Boulder District Attorney Stan Garnett said he expects to receive the final pieces of evidence in the Mapleton elk shooting investigation today, but that an announcement on whether or not the police officers involved in the killing will be prosecuted likely will come Friday.
Garnett initially had said a charging decision could have been made by as early as last Friday, and then revised that estimate to say he expected to be able to make that decision by today.
This morning Garnett said the DA's office is still receiving some evidence from Colorado Parks and Wildlife that prosecutors will need to decide whether charges should be filed against Boulder police officers Sam Carter and Brent Curnow in the New Year's Day shooting and disposal of a bull elk in the Mapleton Hill area.
"There's a lot of evidence in this case, and much of it is electronic," Garnett said. "My office should receive all of that today. It looks like we should be able to announce a decision Friday."
Garnett said the final pieces of evidence his office is looking through are cell phone correspondence between Curnow and Carter.
"That's what has kind of been the delay," Garnett said. "We got that this morning, and that is one of the last things we need to look at."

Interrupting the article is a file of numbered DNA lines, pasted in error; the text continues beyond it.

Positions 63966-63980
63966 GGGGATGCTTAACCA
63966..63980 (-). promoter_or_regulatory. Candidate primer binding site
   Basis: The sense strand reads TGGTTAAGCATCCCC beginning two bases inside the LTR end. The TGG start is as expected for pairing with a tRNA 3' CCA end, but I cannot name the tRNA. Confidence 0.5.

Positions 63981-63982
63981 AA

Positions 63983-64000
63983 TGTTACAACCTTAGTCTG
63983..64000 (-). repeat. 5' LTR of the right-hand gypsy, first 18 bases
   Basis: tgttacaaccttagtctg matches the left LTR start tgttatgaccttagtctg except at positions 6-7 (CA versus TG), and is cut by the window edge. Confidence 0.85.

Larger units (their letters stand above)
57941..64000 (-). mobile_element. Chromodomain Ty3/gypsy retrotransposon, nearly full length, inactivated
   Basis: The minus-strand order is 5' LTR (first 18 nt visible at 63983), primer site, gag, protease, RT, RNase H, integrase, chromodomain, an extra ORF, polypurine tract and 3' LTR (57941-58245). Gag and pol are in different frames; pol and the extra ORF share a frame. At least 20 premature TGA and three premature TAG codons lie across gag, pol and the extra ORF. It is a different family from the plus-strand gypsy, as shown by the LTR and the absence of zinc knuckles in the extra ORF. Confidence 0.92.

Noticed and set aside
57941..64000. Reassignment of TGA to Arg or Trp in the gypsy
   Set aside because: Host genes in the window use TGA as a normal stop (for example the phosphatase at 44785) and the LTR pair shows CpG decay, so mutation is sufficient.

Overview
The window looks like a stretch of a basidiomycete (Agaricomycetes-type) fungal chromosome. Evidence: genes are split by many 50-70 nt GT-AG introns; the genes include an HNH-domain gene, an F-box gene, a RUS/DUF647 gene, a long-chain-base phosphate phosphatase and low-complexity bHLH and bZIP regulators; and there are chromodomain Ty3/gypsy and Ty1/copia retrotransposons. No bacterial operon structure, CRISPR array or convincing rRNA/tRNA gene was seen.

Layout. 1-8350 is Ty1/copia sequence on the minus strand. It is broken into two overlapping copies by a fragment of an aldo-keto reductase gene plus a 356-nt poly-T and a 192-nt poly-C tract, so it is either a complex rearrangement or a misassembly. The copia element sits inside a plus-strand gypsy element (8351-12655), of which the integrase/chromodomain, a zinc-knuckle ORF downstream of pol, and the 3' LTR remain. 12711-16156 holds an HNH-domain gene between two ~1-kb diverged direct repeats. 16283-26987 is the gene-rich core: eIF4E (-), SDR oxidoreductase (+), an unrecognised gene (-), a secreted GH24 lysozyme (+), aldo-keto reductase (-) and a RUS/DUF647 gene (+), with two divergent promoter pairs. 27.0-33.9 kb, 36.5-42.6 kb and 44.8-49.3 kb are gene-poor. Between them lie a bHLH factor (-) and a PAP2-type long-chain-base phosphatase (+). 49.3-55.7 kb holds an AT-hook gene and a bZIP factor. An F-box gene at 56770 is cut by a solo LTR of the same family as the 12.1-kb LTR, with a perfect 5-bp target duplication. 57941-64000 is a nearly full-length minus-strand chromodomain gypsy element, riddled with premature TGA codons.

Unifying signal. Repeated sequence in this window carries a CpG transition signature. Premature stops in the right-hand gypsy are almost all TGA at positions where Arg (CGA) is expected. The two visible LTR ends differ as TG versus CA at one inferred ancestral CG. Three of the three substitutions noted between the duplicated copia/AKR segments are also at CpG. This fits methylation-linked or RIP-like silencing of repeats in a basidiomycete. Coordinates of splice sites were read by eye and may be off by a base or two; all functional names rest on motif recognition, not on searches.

According to Boulder police, an on-duty Boulder police officer encountered an elk near Mapleton Avenue and Ninth Street late on Jan. 1 that he said was injured and needed to be put down. The officer shot the animal with a shotgun, and an off-duty Boulder officer came to pick up the carcass with the help of an on-duty Boulder County sheriff's deputy, later identified as Jeff George.
The officer who shot the elk did not report the incident or notify his supervisors he fired his weapon that night.
Boulder police have not said whether Carter or Curnow fired the weapon, but records show Carter was on duty that night and Curnow was not.
Boulder police are conducting an internal personnel investigation into Carter and Curnow, who have both been placed on paid leave. George also is subject to an internal probe, but he has not been suspended from duty.
The killing of the elk has caused an uproar in Boulder's Mapleton neighborhood, where residents say the animal had been seen for several years. A candlelight vigil and a silent Pearl Street march have been held in honor of the elk in recent weeks. ___